Mount Rainier National Park Has Wolverines Return After More Than A Century

Many people have, and many more should take in the sight of Mount Rainier standing tall over Washington state. It's something to behold, with a peak that, on some days, stands above the clouds and can be seen from pretty far away. But, what about the sights one can take in when at the mountain and a bit lower than the peak? In this case, we're talking about wildlife...wildlife that has returned to Mount Rainier National Park after more than 100 years of being absent.

Though a rarity across the United States, scientists have discovered the first reproductive female wolverine and her two offspring in Mount Rainier National Park.

“It’s really, really exciting,” said Mount Rainier National Park Superintendent Chip Jenkins. “It tells us something about the condition of the park— that when we have such large-ranging carnivores present on the landscape that we’re doing a good job of managing our wilderness.”

As sightings have been confirmed in the adjacent area and suitable wilderness habitat in Mount Rainier National Park, experts believed that the animals could start to return to the park. In 2018, camera stations were set up to photograph and identify any wolverines that may happen by. The camera station design also makes it possible to show if a female is lactating, which was the case with this recently discovered wolverine.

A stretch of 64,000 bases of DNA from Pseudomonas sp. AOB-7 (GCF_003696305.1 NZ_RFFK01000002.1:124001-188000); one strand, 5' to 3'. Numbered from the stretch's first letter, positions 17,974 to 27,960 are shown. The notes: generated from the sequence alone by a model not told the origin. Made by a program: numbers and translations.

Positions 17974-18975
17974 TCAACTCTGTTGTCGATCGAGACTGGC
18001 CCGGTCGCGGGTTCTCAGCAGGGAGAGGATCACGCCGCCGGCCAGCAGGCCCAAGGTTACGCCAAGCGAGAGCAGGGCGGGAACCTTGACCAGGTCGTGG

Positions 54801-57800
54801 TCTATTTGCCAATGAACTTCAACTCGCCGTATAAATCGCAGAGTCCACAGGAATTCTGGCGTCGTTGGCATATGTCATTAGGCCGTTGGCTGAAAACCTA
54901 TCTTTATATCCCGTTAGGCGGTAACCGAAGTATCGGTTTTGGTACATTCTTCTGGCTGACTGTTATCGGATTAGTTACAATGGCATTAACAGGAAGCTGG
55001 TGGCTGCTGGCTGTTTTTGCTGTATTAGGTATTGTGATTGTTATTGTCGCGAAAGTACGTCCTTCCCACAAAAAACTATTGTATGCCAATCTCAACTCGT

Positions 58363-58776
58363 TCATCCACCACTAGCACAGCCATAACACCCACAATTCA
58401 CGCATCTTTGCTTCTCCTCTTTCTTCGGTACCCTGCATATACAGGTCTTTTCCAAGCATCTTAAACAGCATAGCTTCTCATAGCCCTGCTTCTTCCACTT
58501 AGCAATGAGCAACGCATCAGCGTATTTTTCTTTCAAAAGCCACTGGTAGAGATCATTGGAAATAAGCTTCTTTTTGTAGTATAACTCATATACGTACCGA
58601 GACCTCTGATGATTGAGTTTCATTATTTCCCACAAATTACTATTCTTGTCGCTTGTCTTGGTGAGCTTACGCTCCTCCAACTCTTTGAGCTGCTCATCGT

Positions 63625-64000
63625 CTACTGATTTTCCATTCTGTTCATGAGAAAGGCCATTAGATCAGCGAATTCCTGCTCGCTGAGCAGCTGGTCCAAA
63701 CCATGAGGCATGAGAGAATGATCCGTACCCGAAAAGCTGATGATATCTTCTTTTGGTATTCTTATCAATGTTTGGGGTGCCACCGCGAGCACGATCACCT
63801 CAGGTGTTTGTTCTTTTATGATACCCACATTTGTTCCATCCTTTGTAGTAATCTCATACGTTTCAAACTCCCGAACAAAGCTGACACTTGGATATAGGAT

The locations of the camera stations and the wolverine dens are not made public, however, there are still ways for park visitors to help monitor wolverine recovery. “Backcountry enthusiasts, skiers, snowshoes, and snowmobilers can help us monitor wolverines and contribute to studying their natural return to the Cascade ecosystem,” said Dr. Tara Chestnut, a park ecologist. “Wolverines are solitary animals and despite their reputation for aggressiveness in popular media, they pose no risk to park visitors. If you are lucky enough to see one in the wild, it will likely flee as soon as it notices you.”

"It is important for park visitors to learn how to recreate in the backcountry while minimizing disturbance to wolverines. Even low-impact recreation like backcountry skiing can disturb denning wolverines if visitors don’t have the tools to recognize wildlife signs. With support from Washington’s National Park Fund, the park developed a new carnivore tracking guide that visitors can download before recreating in their public lands. The guide will help backcountry recreationists develop an awareness of wolverines and be able to recognize their tracks."

"Park visitors can report any wildlife observations or photos of wolverine tracks to the Mount Rainier online wildlife observations database. Backcountry enthusiasts can also submit wolverine observations directly to Cascades Wolverine Project. “Reporting wildlife observations is very helpful to national park and other public land managers,” Chestnut said, “and if someone is lucky enough to get a photo of a wolverine or their tracks, we really want to know about it.” 
- National Park Service News Release

Photo: The wolverine mother and her two kits. - Credit: Mount Rainier National Park/Flickr


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